In all of these situations, the Court is obliged to look at your earning capacity, not necessarily what you are earning right here and now on paper. A skilful lawyer will be able to identify a pattern of earnings you’ve had, and if those earnings suspiciously drop around separation, you will have to have an excellent answer for why that happened for your Judge. You may be compelled equally to reveal to your ex-partner and the Court what attempts you have made to get a job, and your efforts in that regard (or otherwise) could become a significant issue.

Not only that, but by not working if you are otherwise able to, and not earning what you genuinely are able to for the work you do, you are depriving yourself for potentially years of litigation while you await a decision, all while gambling on whether a Judge will find your actions to have been believable. It’s not a bet I would risk my house on!

My view is that you should take the work you can get, can reasonably perform with your health and skills, for fair pay. You will have more money in your pocket from salary and appear as an honest, sensible person to any Court looking through your affairs.

This is of course a general observation and you should always seek advice specific to your circumstances. If you suspect your former partner isn’t playing by the rules, or you need advice about your reported earnings, call our lawyers on 03 9614 7111 to speak with someone now.

Forever young? Valuations and family law

The valuation of assets is a critical part of family law property settlements and divisions. Lawyers and clients are not usually property value experts, whether in the industry of real estate, businesses, cars or jewellery. You would be surprised how many people suddenly decide that they are experts in this field when they separate from their long-term partner! As a result, independent property valuations are commonly obtained when disputes arise about the precise value of items of property. But are those values, once obtained, set in stone

It is not unusual for valuations to be updated as a result of the passage of time – a property valuation that is two years old may not accurately reflect the current value. In what appears to be an uncertain real estate market at present, a valuation obtained even a few months ago may be able to be challenged based on new information and changes in market conditions. Business valuations also have a significant amount of complexity – sometimes it is best to obtain historic valuations of businesses ‘as at separation’ because of conduct by a party that has had the result of diminishing the value. It is extremely common for business owners to claim that their business has suddenly faced a downturn immediately after separation and the Court is increasingly sceptical about such claims, and so historic valuations may well be appropriate or useful to the Court. If you are on the other side of this equation though, an insistence on the current value may well be much more in your interests.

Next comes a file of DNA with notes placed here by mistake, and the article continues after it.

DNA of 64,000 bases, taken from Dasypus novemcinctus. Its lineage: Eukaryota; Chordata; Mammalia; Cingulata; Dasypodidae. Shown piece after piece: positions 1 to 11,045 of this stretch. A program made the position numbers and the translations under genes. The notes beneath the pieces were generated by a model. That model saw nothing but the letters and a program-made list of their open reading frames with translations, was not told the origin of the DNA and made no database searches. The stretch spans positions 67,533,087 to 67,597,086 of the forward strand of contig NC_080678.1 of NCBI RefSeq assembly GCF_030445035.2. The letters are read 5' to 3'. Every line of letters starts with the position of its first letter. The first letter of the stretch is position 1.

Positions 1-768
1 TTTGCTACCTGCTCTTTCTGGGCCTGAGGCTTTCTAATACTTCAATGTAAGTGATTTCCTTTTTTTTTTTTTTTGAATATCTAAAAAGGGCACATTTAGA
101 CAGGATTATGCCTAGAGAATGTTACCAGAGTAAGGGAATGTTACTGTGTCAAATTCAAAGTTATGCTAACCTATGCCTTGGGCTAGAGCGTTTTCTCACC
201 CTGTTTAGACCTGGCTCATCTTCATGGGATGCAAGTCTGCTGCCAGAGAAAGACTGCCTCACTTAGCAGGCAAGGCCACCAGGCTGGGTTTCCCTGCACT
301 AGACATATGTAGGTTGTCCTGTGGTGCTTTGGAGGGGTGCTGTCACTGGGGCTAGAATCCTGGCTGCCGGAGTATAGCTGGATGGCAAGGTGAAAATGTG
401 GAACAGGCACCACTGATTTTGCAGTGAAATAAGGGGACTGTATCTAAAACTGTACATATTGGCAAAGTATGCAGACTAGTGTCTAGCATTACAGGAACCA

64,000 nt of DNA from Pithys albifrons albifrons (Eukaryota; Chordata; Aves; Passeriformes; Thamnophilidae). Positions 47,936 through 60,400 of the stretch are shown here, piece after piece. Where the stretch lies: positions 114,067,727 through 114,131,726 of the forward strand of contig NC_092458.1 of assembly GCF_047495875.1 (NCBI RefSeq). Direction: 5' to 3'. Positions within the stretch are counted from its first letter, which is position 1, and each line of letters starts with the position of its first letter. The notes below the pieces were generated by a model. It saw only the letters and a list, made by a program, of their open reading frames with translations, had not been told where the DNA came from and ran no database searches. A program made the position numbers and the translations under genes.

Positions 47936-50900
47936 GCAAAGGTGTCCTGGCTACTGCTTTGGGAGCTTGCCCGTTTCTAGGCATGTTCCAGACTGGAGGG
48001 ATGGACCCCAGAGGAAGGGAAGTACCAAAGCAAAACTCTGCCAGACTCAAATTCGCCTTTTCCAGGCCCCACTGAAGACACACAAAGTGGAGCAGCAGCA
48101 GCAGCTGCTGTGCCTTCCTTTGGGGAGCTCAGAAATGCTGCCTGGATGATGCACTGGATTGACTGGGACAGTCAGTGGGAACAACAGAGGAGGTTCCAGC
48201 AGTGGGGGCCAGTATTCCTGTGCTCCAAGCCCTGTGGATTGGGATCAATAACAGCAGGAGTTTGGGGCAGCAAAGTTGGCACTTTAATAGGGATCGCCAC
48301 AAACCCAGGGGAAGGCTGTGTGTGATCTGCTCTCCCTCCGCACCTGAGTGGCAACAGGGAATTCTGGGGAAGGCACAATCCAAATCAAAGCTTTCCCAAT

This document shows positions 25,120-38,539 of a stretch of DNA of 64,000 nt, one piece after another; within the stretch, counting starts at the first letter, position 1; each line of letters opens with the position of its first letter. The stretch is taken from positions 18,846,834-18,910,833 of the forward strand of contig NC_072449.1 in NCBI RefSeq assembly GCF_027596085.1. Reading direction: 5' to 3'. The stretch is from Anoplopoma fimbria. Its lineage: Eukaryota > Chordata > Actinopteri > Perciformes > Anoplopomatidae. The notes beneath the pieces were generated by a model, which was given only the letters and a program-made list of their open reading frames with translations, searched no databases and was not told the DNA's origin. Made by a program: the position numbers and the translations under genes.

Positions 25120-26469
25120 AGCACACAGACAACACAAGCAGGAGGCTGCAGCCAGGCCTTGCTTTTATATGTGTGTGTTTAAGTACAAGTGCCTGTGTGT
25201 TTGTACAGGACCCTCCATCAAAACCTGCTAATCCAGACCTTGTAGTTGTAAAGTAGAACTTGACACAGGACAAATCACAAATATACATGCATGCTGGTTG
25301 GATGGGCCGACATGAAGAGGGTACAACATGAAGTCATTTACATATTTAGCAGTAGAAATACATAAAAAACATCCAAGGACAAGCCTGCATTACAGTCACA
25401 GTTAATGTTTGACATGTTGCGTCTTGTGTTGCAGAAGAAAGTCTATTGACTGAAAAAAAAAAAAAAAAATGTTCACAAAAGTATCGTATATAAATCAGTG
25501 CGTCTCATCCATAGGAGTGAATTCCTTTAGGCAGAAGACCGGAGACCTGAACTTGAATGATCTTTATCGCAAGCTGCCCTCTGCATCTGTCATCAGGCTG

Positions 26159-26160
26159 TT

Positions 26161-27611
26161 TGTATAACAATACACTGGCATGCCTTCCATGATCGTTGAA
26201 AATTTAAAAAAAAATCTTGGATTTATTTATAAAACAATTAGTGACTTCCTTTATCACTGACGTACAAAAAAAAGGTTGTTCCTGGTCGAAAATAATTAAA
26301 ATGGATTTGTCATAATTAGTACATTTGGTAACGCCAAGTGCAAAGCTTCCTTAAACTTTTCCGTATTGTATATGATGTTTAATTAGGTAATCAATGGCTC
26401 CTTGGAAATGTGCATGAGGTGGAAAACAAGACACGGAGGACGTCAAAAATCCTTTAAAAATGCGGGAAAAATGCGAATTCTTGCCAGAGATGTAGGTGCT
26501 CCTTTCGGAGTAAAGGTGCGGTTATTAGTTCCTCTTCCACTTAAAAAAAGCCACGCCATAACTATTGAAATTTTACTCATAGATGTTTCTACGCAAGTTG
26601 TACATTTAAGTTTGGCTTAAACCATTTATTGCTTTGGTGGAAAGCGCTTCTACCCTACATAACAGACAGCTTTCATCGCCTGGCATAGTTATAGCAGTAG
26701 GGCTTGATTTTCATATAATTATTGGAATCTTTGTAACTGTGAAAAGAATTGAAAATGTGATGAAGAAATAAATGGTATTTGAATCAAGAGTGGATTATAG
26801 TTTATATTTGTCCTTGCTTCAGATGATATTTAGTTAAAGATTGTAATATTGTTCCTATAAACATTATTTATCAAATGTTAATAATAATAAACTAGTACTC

In short, you should engage a lawyer who is alive to these issues rather than blindly follows a set structure or path for every case. Tailored, specific advice is invaluable, and is something that we offer at Nevett Ford Melbourne. Call us on 9614 7111 to discuss your circumstances.

Don't assume your partner will get half of your asset's increase in value!

It is a prevailing shorthand for many family lawyers that a starting point in a property division for clients is to work out what each party had at the beginning of the relationship, apply a percentage to what they have now, and estimate that your contributions otherwise during the relationship are '50/50'. However, a new case has emphasised the risks in taking this shorthand approach in some situation.